Existing gaps in our ability to observe low-level clouds and precipitation from space drive new requirements for future missions
Lamer, K. and coauthors (2020). Ground-based radars insight into warm marine boundary layer clouds for shaping future spaceborne radar missions. IEEE Radar Conference. 1-4
Battaglia A. and coauthors (2020). Mind the Gap Part 2: Improving quantitative estimates of cloud and rainwater path in oceanic warm rain using spaceborne radars. Atmos. Meas. Tech., 13, 4865–4883
Lamer, K. and coauthors (2020). Mind-the-Gap Part 1: Precise Detection of Low-level Cloud and Precipitation Boundaries using Spaceborne Radars. Atmos. Meas. Tech., 13, 2363–2379
Battaglia A. and coauthors (2020). Space-borne cloud and precipitation radars: status, challenges and ways forward. Reviews of Geophysics, e2019RG000686.
Kollias P. and coauthors (2018). The EarthCARE Cloud Profiling Radar (CPR) Doppler measurements in deep convection: challenges, post-processing and science applications. Remote Sensing of the Atmosphere, Clouds and PrecipitationVII. (Vol. 10776, p. 107760R). International Society for Optics and Photonic
Spaceborne radars are often preferred over ground-based and airborne ones because of their ability to cover vast areas of the globe [Battaglia et al., Submitted]. The first spaceborne Cloud Precipitation Radar (CPR) designed to detail the vertical structure of clouds was launched in 2006 onboard CloudSat [Stephens et al., 2002]. The CloudSat-CPR is still operational however its long powerful pulse also generates a surface clutter echo which tends to partially mask signals from cloud and precipitation forming below circa 1 km [Marchand et al., 2008]. For this reason, the CloudSat-CPR’s actual ability to document shallow low-level clouds and precipitation remains uncertain.
It is not uncommon to rely on observations collected by highly sensitive airborne and ground-based millimeter radar observations to assess the performance of coarser less sensitive radars (e.g., [Burns et al., 2016; Lamer and Kollias, 2015]).
Along those lines, our recent studies have relied on the use of instrument forward simulators, observations collected by the ground-based Ka-band ARM Zenith radar (KAZR) and the ceilometer and large eddy simulations with the goal of:
quantifying the CloudSat-CPR’s ability to estimate the coverage and vertical distribution of shallow low-level clouds and precipitation as well as its accuracy in determining the location of cloud tops and cloud/virga base;
identifying which property (thickness, reflectivity, vertical location) of clouds and precipitation mostly complicate their detection from space ;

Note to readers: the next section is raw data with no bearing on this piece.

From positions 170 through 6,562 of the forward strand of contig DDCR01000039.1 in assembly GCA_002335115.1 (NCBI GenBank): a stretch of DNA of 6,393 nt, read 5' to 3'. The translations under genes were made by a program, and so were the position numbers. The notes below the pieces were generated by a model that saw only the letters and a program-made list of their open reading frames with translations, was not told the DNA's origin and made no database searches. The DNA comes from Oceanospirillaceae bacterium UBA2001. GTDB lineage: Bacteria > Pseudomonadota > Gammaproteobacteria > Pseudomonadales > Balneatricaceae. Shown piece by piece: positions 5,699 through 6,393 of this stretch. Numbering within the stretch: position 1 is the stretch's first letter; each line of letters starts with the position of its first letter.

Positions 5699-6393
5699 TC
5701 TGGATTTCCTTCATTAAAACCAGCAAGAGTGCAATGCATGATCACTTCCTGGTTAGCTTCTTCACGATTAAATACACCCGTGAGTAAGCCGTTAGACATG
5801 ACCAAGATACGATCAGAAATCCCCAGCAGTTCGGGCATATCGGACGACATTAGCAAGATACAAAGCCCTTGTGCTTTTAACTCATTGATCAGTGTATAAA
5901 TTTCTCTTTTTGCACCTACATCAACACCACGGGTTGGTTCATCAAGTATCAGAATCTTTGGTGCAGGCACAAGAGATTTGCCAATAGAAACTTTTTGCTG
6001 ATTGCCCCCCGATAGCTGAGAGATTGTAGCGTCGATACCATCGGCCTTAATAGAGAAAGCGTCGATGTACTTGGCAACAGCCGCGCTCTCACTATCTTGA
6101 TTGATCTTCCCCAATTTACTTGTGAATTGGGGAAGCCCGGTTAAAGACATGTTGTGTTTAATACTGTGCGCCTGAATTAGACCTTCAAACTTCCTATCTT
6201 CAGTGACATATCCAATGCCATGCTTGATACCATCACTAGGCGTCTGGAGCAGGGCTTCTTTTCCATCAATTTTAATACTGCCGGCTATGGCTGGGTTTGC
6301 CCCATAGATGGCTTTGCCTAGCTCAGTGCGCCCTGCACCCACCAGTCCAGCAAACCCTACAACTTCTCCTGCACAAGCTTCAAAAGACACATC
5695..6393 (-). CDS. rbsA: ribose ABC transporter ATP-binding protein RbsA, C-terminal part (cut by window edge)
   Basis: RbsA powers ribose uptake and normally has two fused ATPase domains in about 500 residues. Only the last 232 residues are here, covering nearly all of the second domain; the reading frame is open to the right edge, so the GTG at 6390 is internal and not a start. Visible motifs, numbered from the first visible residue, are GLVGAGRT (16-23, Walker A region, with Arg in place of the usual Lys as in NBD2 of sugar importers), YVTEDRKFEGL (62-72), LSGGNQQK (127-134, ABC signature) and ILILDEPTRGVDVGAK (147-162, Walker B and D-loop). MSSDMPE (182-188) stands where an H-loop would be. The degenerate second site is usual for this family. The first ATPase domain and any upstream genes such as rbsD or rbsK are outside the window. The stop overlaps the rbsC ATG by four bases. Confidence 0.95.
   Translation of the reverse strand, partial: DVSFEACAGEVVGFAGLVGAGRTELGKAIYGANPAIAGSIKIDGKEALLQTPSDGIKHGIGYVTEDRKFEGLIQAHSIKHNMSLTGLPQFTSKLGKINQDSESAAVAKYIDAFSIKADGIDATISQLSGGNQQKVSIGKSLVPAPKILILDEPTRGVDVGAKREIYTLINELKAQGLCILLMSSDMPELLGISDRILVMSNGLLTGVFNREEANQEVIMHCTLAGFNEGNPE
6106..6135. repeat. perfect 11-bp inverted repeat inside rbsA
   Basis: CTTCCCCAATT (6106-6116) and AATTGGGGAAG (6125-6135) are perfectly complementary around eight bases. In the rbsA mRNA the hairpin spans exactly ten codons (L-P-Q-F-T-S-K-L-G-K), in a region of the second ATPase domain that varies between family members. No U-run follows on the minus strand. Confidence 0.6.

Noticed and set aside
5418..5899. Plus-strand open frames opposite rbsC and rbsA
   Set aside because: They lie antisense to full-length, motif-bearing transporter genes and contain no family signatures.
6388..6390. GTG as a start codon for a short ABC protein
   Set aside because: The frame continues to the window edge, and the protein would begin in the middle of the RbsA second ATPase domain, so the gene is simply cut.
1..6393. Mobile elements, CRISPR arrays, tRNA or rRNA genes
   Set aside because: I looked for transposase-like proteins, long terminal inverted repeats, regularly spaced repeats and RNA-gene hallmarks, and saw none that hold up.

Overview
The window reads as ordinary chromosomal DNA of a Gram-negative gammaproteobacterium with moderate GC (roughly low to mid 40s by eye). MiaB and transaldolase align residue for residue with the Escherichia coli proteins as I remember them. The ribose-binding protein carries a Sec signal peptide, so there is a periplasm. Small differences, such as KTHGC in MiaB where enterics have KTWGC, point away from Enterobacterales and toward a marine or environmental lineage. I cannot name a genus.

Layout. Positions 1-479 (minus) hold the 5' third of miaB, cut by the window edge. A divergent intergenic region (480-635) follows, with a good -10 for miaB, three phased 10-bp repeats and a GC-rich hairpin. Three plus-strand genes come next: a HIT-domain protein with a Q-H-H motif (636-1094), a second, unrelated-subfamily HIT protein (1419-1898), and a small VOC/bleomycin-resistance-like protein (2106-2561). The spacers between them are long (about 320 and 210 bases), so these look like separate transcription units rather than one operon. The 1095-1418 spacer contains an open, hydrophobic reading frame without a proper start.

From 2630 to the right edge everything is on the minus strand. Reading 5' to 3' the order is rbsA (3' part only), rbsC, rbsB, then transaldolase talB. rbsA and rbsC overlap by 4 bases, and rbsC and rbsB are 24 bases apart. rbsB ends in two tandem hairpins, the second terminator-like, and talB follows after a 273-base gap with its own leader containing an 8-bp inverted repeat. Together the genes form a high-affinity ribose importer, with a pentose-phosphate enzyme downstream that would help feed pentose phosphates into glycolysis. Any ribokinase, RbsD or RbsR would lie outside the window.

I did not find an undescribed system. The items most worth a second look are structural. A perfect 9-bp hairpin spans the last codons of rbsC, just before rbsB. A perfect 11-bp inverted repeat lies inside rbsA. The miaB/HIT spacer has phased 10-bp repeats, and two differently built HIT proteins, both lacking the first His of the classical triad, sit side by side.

evaluating the performance of alternative radar configurations designed for an optimum characterization of clouds and precipitation.
Our work using ground-based remote sensing observations suggests that 50% of warm marine boundary layer (WMBL) hydrometeors occur below 1.2km and have reflectivities < -17dBZ, thus making their detection from space susceptible to the extent of surface clutter and radar sensitivity.
Surface clutter limits the CloudSat-Cloud Profiling Radar (CPR)’s ability to observe true cloud base in ~52% of the cloudy columns it detects and true virga base in ~80%, meaning the CloudSat-CPR often provides an incomplete view of even the clouds it does detect. Using forward-simulations, we determine that a 250-m resolution radar would most accurately capture the boundaries of WMBL clouds and precipitation; that being said, because of sensitivity limitations, such a radar would suffer from cloud cover biases similar to those of the CloudSat-CPR.
Overpass observations and forward-simulations indicate that the CloudSat-CPR fails to detect 29-43% of the cloudy columns detected by the ground-based sensors. Out of all configurations tested, the 7 dB more sensitive EarthCARE-CPR performs best (only missing 9.0% of cloudy columns) indicating that improving radar sensitivity is more important than decreasing the vertical extent of surface clutter for observing cloud cover. However, because 50% of WMBL systems are thinner than 400 m, they tend to be artificially stretched by long sensitive radar pulses; hence the EarthCARE-CPR overestimation of cloud top height and hydrometeor fraction.
Thus, it is recommended that the next generation of space-borne radars targeting WMBL science shall operate interlaced pulse modes including both a highly sensitive long-pulse and a less sensitive but clutter limiting short-pulse mode.